Things, however, have changed. National security reporting in Washington is a cat-and-mouse game. Reporters try to develop sources to provide information about controversial government programs so that they can write about them. Classified information is, of course, the sexiest and most valued of all national security information. When stories containing classified information are published, however, a massive counterintelligence enterprise is sometimes set into play by the government's house cat to catch the mouse and determine if the information was leaked at the behest of a hostile foreign intelligence service. Reporters are often caught in the middle, targeted by the FBI because they are easier to catch than the leakers and the foreign spies. In the past, the point of catching the reporters was to prosecute the leakers, not the reporters, and embarrass the papers into future voluntary compliance with the law. It appears the present administration has changed the rules of the game.

As a public service to enterprising journalists, below are my top ten tradecraft lessons for those interested in protecting contact with their sources. They are based on my 28 years in the FBI as a counterterrorism/counterintelligence agent and are not meant as a primer for aspiring spies, because spying is illegal and all of the techniques described can be overcome though perseverance and enterprise by the FBI. But if you want to make the FBI earn its pay as it tries to determine where you got your information, here are some words to live by:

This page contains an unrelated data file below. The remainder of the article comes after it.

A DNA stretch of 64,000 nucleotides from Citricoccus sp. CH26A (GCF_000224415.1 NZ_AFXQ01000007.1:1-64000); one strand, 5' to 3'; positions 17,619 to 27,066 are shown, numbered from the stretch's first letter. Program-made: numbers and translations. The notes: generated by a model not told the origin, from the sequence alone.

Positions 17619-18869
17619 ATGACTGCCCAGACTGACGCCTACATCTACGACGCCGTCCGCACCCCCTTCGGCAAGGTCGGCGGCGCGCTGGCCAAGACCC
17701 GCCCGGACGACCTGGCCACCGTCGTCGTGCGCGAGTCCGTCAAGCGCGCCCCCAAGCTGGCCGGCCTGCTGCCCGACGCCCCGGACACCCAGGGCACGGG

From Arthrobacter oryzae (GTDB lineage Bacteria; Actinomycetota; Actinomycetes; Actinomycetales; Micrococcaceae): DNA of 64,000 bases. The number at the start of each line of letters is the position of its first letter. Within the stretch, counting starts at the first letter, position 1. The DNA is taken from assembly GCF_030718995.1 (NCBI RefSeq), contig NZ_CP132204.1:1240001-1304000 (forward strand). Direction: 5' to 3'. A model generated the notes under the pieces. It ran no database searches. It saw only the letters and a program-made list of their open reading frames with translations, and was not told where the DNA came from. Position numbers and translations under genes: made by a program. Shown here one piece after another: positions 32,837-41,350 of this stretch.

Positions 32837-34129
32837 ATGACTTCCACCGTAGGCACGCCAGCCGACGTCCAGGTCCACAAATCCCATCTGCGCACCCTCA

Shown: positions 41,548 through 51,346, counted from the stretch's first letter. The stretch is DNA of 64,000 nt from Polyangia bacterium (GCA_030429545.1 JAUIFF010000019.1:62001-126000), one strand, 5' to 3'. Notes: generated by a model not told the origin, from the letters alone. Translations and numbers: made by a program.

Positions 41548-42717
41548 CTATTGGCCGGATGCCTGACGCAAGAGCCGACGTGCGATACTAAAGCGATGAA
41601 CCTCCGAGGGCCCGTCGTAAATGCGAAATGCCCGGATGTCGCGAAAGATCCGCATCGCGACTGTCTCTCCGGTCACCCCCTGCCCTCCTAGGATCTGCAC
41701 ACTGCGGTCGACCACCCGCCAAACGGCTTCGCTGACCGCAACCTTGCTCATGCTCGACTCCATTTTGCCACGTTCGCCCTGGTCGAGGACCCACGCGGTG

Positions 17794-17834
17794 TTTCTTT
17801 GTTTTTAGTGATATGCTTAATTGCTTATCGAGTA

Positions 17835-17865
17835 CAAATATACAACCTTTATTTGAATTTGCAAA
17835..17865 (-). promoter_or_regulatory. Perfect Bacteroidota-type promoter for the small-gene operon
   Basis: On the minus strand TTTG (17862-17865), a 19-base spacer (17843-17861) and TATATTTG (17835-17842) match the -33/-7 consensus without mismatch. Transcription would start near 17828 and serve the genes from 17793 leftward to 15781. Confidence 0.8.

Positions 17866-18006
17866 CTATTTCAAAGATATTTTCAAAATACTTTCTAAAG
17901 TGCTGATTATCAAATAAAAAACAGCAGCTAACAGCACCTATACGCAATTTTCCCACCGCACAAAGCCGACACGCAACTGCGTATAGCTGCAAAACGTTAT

1. Take a lesson from the Mafia and never use phones for anything other than the most innocuous conversations -- i.e., "Meet me at our usual spot" or "We need to talk." Better yet, "I'm going out for pizza, so I won't be around to meet you today " -- the last part being previously arranged code for "Meet me at our usual spot."

Members of La Cosa Nostra are notorious for suspecting that the FBI has everything around them bugged, and modern-day gangsters typically go for public walks to discuss mafia business. John Gotti was famous for his walks with his consigliore Salvatore "Sammy the Bull" Gravano. Others, like Bill Bonanno, would only call from public phones to other pre-designated banks of public phones so that law enforcement would never know which phone was going to be used.

Some, like Paul "Big Paul" Castellano, head of the Gambino family, would only conduct business at the kitchen table of his well-guarded Long Island mansion. All of these techniques can be defeated, of course, but it takes a much higher level of investigative activity on the part of the FBI. Houses, cars, kitchens, restaurant tables, and individuals can all be bugged. Castellano's Rottweilers succumbed to a daily bribe of cheeseburgers offered by an enterprising agent, proving that even highly trained guard dogs cannot resist a dose of grease.